Biology, images, analysis, design...
|"It has long been an axiom of mine that the little things are infinitely the most important" |
Aphis fabae species-group
Black bean aphid, BlackflyOn this page: Identification & Distribution Aphis fabae subspecies Other aphids on the same host
Identification & Distribution:The Aphis fabae adult aptera is matt black or very dark brown, sometimes with a distinct greenish hue. It has a variable abdominal sclerotic pattern - confined to abdominal tergites 6-8 in smaller apterae, but broken bands are present in larger ones. Marginal tubercles are protuberant but small. The antennae usually have segments III-IV and the base of V quite pale. The longest femoral and tibial hairs are longer than the least width of the tibia. Their siphunculi and cauda are dark. The black bean aphid immatures (see second picture below) often have discrete white wax spots, as do sometimes the adults. The body length of Aphis fabae adult apterae is 1.2-2.9 mm.
The black bean aphid host alternates between spindle (Euonymus europaeus) as the primary host and many herbaceous plant species as secondary hosts. Sexual forms occur in autumn. Aphis fabae is found throughout the northern continents, and has been introduced to many tropical and subtropical countries where it may reproduce parthenogenetically all year round. In Europe there is a complex of sibling species or subspecies which can only be distinguished by their choice of secondary host coupled with transfer experiments.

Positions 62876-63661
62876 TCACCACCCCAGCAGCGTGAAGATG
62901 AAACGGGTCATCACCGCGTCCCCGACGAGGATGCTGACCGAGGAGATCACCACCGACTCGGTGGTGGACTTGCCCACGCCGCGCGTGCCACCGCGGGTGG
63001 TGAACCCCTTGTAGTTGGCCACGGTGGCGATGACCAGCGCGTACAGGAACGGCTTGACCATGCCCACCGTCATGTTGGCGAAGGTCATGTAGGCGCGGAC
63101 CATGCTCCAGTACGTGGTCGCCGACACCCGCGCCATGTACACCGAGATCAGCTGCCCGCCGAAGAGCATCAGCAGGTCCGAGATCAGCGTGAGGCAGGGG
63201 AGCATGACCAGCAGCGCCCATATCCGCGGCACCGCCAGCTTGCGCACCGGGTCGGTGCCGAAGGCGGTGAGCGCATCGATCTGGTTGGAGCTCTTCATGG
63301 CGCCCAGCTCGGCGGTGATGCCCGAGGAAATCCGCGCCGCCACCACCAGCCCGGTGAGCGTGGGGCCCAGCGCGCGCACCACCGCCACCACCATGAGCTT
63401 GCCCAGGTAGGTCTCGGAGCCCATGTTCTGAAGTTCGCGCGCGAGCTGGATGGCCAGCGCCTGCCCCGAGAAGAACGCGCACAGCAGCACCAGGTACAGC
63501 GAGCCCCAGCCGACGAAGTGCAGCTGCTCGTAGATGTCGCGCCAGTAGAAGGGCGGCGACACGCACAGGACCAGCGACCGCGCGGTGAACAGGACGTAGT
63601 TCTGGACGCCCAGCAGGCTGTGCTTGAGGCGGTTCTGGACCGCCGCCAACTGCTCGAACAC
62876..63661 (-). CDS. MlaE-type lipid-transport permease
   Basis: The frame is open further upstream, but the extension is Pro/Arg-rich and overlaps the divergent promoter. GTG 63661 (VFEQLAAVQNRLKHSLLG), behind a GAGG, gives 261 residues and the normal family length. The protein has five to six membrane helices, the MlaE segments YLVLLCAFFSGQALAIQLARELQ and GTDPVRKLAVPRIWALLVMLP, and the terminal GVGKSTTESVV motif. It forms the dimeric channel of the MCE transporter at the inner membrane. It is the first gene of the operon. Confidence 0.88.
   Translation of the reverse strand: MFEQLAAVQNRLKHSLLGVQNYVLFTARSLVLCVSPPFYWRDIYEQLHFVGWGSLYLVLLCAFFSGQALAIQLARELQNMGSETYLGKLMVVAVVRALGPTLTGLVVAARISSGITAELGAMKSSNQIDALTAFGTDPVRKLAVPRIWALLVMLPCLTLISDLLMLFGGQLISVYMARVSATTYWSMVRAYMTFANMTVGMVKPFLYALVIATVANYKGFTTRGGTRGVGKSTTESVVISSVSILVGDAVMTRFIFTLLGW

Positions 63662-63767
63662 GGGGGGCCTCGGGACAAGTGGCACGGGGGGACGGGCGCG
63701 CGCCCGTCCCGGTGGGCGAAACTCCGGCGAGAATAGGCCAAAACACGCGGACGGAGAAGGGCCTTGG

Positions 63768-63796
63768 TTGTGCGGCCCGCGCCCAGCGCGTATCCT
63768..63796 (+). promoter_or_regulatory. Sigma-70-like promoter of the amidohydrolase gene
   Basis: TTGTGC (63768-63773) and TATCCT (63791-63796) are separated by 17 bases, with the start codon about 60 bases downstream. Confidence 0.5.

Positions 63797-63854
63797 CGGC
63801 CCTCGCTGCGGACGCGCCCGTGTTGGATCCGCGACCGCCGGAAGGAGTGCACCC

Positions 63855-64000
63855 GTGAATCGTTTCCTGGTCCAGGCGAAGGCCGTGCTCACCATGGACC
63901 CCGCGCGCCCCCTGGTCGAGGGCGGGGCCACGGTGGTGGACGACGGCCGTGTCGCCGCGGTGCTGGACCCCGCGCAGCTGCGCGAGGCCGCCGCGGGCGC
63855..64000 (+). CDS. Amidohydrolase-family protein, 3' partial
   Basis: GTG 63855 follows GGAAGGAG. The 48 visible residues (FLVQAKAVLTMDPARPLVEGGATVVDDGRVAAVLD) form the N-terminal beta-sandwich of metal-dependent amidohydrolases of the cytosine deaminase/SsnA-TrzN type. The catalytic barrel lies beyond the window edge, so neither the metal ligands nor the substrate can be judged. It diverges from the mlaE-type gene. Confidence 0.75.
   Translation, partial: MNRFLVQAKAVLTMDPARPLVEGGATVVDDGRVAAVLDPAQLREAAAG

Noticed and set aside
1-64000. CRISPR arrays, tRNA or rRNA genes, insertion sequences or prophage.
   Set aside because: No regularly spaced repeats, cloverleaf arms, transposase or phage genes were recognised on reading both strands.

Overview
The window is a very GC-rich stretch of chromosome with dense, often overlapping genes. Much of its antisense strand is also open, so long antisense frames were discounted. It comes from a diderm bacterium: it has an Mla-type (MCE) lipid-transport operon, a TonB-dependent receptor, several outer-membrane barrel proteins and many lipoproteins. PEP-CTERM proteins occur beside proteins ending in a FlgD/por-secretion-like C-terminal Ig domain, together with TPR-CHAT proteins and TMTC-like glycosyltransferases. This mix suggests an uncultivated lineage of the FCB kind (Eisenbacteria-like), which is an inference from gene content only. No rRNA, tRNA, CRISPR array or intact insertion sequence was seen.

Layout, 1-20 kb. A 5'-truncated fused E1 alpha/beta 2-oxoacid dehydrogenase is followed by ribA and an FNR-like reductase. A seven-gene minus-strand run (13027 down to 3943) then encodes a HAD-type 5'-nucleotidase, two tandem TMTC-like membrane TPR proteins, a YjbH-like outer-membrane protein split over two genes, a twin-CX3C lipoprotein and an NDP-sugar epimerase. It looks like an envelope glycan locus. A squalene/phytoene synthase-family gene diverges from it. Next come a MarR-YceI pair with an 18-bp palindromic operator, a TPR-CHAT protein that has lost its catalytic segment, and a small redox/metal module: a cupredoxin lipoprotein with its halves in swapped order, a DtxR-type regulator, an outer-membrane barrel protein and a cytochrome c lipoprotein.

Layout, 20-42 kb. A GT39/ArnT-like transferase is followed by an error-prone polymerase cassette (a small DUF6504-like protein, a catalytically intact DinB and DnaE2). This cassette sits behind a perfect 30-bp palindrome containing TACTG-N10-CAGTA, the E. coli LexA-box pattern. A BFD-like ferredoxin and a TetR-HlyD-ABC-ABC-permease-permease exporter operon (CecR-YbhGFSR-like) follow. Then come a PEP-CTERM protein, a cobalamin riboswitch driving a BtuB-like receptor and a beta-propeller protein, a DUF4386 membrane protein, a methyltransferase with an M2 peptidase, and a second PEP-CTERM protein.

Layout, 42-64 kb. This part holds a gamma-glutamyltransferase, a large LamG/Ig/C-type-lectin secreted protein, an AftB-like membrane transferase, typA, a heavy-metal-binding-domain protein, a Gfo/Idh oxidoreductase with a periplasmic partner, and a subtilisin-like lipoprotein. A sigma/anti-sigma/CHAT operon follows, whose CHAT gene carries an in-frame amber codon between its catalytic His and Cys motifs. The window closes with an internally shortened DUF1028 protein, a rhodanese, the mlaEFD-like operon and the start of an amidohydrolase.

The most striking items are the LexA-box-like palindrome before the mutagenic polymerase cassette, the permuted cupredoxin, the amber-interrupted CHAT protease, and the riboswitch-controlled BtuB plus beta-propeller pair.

Aphis fabae subspecies
Although one can tentatively assign Aphis fabae on the plants above to a particular subspecies, they also colonise a huge range of other plants (for example many umbellifers) which are not associated with a particular subspecies. Also some hosts, such as docks (Rumex spp), seem to be acceptable to all Aphis fabae subspecies.
Other aphids on same host:
We have restricted our listing of aphids on secondary hosts of Aphis fabae to two of the main secondary hosts of Aphis fabae fabae, broad beans (Vicia faba) and poppy (Papaver ).